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Archive for June, 2010

If you’ve been to my house for dinner more than a couple times, you’ve had this dish.

The recipe for these scrumptious enchiladas has grown and changed over the years, as a dash of this or an omission of that slowly brought out its best side. I finally froze it in time a few years ago, at its most hungry-crowd-pleasing. A tangy blend of sour cream and salsa hidden inside gives it that little something extra.

2 – 3 chicken breasts, grilled and cut into 1/2-inch cubes
2 cups frozen corn
1 red bell pepper, diced
1 yellow onion, diced
1/2 tsp. cumin
1 cup salsa, divided in half (Emerald Valley Organic Medium Salsa is a favorite)
1/2 cup sour cream
6 large flour tortillas
1 cup cheddar cheese, shredded (I’m fanatical about Tillamook medium cheddar)

Pre-heat oven to 375 degrees.

In a large skillet, combine frozen corn, red bell pepper, and onion. Sweat over medium heat, until the vegetables have softened and most of the moisture cooks away, 5 – 10 minutes (this keeps finished enchiladas from being watery).

Near the end of cooking, add cumin, then salt and pepper to taste.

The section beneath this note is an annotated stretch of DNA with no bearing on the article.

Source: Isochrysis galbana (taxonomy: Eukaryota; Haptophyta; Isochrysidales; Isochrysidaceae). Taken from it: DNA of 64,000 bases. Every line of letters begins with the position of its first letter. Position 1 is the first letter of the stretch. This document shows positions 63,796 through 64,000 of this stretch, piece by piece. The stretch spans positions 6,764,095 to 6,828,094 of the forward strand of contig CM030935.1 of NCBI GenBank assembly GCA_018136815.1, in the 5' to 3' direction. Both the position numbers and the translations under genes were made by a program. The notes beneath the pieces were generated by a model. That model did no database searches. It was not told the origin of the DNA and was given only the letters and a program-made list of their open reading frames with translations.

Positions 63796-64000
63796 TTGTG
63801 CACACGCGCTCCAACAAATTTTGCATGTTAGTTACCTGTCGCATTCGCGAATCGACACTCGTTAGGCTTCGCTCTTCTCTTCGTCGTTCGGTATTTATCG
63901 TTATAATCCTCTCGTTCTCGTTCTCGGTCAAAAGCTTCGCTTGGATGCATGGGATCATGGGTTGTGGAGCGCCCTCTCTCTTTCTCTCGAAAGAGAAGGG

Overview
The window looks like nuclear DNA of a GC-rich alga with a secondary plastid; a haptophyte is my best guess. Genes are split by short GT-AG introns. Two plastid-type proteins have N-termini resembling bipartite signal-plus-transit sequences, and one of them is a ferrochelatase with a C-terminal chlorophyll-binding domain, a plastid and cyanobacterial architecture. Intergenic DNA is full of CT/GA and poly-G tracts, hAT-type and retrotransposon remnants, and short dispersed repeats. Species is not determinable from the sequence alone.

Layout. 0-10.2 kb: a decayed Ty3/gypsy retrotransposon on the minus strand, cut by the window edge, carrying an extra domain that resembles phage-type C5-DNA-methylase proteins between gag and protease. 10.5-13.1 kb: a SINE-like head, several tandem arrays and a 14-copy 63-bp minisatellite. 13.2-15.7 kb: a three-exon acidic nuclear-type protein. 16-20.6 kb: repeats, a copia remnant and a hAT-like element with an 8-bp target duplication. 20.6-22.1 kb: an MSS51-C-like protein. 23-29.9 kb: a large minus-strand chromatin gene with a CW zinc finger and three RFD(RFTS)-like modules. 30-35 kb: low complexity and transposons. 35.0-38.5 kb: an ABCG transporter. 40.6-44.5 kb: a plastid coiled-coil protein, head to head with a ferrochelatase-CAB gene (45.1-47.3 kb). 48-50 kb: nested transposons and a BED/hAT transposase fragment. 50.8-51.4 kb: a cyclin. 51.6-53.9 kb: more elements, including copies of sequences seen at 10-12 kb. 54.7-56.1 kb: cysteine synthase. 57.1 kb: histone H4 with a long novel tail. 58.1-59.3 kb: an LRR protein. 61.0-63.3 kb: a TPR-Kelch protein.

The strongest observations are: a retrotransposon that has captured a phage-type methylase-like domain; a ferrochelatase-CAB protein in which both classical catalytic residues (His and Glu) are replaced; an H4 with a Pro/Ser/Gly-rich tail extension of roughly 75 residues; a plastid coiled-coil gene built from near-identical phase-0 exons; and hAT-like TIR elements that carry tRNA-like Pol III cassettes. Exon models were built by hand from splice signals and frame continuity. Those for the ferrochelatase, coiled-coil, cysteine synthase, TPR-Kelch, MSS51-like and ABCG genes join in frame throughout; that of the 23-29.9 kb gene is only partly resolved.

Combine this vegetable mixture with the grilled, cubed chicken and set aside while you prepare the tortillas.

In a small bowl, stir sour cream and 1/2 cup of salsa together until smooth. Line up 6 tortillas and smear the center of each one with the salsa/sour cream mixture.

Drop 2 – 3 heaping spoonfuls of the chicken/vegetable mixture onto each tortilla, then roll tightly, burrito-style to hold in all the yummy filling, and place in a 9X13 baking dish. Repeat until pan is filled.

Spoon salsa over each enchilada and, using your fingers to spread evenly, coat entire exposed surface of each enchilada. This keeps the tortillas from drying out during baking.

Bake for 35 – 40 minutes, until center enchilada is hot. Remove from oven, top with cheddar cheese and return to oven for 5 minutes.

Dish it up, and then watch it disappear.

If you’d like to see step-by-step photographs of this recipe, view the slideshow at the end of my Examiner.com post.

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My new go-to granola

We fall into breakfast ruts easily around here, and then we just stay there.

Michael has eaten oatmeal with brown sugar, followed by a banana, every morning, Monday through Friday, for as far back as I can remember.

Xander, in the cold months, eats the same. But during the warmer months (which in the Pacific Northwest means July and August), my five-year-old prefers wheat toast and a banana chaser. Clare emulates her big brother and usually follows suit.